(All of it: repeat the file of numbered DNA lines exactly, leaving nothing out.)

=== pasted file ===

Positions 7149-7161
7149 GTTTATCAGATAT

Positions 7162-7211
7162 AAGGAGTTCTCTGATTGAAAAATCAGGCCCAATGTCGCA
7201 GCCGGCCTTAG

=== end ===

Positions 7149-7161
7149 GTTTATCAGATAT

Positions 7162-7211
7162 AAGGAGTTCTCTGATTGAAAAATCAGGCCCAATGTCGCA
7201 GCCGGCCTTAG